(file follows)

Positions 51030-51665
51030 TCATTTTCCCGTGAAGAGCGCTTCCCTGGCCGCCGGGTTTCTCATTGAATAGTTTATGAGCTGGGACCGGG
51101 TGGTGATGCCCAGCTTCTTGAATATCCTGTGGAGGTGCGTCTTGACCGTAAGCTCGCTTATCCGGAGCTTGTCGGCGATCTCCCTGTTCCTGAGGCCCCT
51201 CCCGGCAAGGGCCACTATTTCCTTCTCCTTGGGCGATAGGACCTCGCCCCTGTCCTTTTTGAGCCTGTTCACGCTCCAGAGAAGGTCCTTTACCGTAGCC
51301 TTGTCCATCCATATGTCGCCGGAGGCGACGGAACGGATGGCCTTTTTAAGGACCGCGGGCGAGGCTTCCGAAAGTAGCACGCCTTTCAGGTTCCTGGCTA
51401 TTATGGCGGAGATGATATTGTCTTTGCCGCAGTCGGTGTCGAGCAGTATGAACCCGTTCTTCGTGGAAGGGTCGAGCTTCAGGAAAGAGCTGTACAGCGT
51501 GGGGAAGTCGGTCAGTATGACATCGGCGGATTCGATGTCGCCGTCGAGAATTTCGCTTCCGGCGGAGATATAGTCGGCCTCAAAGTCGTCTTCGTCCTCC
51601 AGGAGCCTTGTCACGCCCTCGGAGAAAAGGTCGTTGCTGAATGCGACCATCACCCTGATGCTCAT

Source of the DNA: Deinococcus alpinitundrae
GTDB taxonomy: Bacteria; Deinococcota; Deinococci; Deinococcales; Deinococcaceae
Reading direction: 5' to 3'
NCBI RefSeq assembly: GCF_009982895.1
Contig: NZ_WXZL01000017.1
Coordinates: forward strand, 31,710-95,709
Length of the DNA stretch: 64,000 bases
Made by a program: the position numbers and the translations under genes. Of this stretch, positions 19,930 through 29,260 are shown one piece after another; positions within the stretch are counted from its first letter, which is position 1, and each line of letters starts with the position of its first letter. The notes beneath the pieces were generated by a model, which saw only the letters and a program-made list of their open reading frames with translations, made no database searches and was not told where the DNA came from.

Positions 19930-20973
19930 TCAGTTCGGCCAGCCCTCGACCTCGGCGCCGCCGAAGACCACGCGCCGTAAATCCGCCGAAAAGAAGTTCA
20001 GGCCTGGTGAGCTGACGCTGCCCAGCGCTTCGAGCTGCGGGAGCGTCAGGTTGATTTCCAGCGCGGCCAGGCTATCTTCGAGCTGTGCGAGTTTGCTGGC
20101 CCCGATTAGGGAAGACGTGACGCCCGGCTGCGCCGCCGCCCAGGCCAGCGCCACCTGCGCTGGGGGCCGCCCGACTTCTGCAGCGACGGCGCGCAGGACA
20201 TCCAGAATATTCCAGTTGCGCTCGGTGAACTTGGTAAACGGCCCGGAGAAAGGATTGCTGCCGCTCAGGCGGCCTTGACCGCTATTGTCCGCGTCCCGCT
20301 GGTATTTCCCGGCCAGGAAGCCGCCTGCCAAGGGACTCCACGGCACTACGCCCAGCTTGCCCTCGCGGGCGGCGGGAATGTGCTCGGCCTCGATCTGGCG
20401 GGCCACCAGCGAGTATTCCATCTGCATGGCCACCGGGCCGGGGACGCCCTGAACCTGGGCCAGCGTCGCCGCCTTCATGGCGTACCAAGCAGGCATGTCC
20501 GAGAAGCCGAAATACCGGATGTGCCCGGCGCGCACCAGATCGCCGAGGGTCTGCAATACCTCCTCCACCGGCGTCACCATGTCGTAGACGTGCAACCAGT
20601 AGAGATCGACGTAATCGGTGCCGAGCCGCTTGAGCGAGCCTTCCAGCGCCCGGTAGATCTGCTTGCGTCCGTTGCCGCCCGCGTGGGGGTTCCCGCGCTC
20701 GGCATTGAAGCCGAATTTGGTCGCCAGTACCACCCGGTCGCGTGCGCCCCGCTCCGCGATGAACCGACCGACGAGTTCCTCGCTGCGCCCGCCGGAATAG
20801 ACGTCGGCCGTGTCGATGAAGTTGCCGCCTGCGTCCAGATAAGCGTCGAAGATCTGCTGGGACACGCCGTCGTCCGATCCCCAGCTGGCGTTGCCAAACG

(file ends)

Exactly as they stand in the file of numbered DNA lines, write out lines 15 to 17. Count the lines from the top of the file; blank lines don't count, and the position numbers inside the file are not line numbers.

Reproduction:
Length of the DNA stretch: 64,000 bases
Made by a program: the position numbers and the translations under genes. Of this stretch, positions 19,930 through 29,260 are shown one piece after another; positions within the stretch are counted from its first letter, which is position 1, and each line of letters starts with the position of its first letter. The notes beneath the pieces were generated by a model, which saw only the letters and a program-made list of their open reading frames with translations, made no database searches and was not told where the DNA came from.

Positions 19930-20973